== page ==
The Starting Point: The Problem is Ours, Not God’s
Daily, the sin in our hearts deceives us. Satan regularly whispers in our minds that it’s God’s fault and not ours. As a result, we can get hung up on things like why God would hold his creation responsible when He made us knowing that we’d eventually fall into sin.
We can also be enticed by the idea that it’s impossible for us not to sin. It’s literally the air we breathe. We regularly think and act in sinful ways. And so, we may wonder how God can hold us responsible for something we can’t change or fix.
In light of this, the first step to better balancing God’s need to judge sin with his love is to realize nothing is God’s fault. From eternity past to eternity future not a single evil thought has ever darkened the mind of God. Only perfect light and goodness have existed in his heart.
In contrast, our ruined and sin-filled hearts are a far cry from the perfection, righteousness and holiness of God. All of our reasoning is tainted by sin. So, it shouldn’t surprise us that our view of God is often badly misled too.
Satan will try to convince you that God is the tyrant of the story. In reality, Satan is just gaslighting you. He’s simply taking the focus off the real tyrant—himself. To have any hope of balancing God’s need to judge sin with his love, you’ll first have to reject Satan’s lies about God.
God is the undisputed hero in the story of humanity. Satan is the undisputed villain in the story of humanity. And we’re caught somewhere in the middle of the two. God is perfect light while the devil is complete and utter darkness. And all humanity will ultimately and forever choose one or the other: unfading light or impenetrable darkness.
Your earthly father isn’t your truest father as strange as that may sound. Your truest father is your spiritual father. And the Bible only gives us two options of who that could be. We’ll either choose the father of lies (Satan). Or, we’ll choose God who can’t lie.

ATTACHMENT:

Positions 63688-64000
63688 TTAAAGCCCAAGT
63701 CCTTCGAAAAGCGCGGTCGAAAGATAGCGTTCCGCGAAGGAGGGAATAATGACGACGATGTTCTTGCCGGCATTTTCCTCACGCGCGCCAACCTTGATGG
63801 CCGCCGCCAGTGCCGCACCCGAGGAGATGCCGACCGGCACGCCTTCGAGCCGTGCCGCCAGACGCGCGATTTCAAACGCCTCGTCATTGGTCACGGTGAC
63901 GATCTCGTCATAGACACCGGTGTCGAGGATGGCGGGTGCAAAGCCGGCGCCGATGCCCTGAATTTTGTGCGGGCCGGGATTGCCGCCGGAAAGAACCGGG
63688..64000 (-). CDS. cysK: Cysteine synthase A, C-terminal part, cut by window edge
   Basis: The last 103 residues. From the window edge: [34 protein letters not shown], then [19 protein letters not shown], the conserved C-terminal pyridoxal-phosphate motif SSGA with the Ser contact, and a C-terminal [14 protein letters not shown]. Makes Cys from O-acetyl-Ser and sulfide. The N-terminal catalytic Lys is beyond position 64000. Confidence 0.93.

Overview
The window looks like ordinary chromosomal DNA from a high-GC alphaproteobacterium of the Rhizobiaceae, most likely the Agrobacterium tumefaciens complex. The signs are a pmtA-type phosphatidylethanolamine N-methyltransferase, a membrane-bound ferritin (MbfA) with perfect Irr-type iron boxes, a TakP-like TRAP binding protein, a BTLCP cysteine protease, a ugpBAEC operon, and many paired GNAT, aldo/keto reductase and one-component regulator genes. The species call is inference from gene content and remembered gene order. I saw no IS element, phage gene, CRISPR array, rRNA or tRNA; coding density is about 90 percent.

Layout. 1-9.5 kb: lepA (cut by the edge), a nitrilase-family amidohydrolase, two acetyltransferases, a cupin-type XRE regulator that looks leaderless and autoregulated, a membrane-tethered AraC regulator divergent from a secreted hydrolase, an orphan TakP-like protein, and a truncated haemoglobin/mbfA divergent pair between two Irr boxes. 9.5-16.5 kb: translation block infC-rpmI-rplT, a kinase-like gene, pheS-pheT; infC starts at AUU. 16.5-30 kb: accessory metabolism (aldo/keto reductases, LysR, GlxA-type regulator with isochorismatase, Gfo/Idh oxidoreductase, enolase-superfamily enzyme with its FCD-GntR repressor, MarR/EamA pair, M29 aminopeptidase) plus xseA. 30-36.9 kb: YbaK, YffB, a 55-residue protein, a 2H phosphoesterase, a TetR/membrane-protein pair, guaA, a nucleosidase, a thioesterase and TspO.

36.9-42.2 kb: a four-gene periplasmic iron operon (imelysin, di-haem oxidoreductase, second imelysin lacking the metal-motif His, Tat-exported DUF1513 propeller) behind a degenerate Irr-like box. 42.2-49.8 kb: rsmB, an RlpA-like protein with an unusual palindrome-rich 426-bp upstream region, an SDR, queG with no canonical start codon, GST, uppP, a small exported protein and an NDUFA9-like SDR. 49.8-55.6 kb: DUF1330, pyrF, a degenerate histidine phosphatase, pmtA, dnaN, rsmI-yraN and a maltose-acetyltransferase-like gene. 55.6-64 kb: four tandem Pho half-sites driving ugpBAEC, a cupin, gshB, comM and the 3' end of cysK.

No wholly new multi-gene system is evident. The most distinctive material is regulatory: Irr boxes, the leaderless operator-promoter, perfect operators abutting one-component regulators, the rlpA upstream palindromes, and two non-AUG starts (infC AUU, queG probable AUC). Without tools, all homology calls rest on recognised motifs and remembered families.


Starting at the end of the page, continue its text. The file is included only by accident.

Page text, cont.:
The first step to correctly balancing God’s judgment with his love is to make peace with Him by accepting the gift of salvation provided through Jesus Christ. When we come to salvation, Jesus becomes our sin payment substitute and all of our guilt is taken away. We no longer have to pay for all the sins we committed in this life.
The death that our sinless Jesus experienced on the cross becomes our sin substitute. He takes the beating instead of us. And as a result, we’re spared the eternal judgment we deserve. We’re also provided a way to an eternal and blissful heaven instead.
Beyond salvation, lies a lifetime of spiritual maturity. There’ll be many steps forward and back throughout our earthly walk with God after making peace with Him. Sometimes, even after great spiritual maturity is reached, we still may struggle to balance out the idea of God’s judgment and love in our minds. But as a general rule, this will become easier the closer we grow to God.
As we mature, we won’t so easily fall for the lies of the devil. Instead, we’ll better recognize that humanity has become a villain because of falling into the temptation of the devil to rebel against God through sin. We’ll also realize that God has to hold us accountable for the evils we commit against Him and others. He can’t let us off the hook for even one sin we commit in our lifetime. To do so would spoil his sinless perfection.
Free Will and Salvation
How can man’s free will and God’s sovereignty be reconciled? It’s another one of the many aspects of God’s dealings with people we can’t fully understand. And the views believers have on it varies. What we can say, however, is that people have some measure of free will despite God’s sovereignty. We’re held accountable for our actions.
We’re exhorted throughout the Scriptures to live in a certain way. Jesus, John the Baptist, the Apostle Paul and many others very specifically told us how to live and what to avoid. Why would they do that if we didn’t have free will? The answer is they wouldn’t have. There would’ve been no need. Since we wouldn’t have had any free choice in the matter, it would’ve been ridiculous to encourage life change in that case.
But that’s not how God made us. He made us with the ability to follow our own desires and will. The problem is every person on earth chooses darkness over light every time. During Jesus’s earthly ministry He commented on this fact. And this theme is woven all throughout the Scriptures.
"And this is the condemnation, that the light has come into the world, and men loved darkness rather than light, because their deeds were evil." (John 3:19)
Yes, we were given free will by God. No, it didn’t make us better. In fact, as soon as we received our own will, we ran as far in the opposite direction of our perfectly kind and benevolent Creator as we could. We didn’t seek what He wanted for our lives even though it was better than our wildest dreams. Instead, we actively hated the ways of God and carved out an empty and futile earthly existence. And we achieved nothing but eternal punishment in the next life for our rebellion.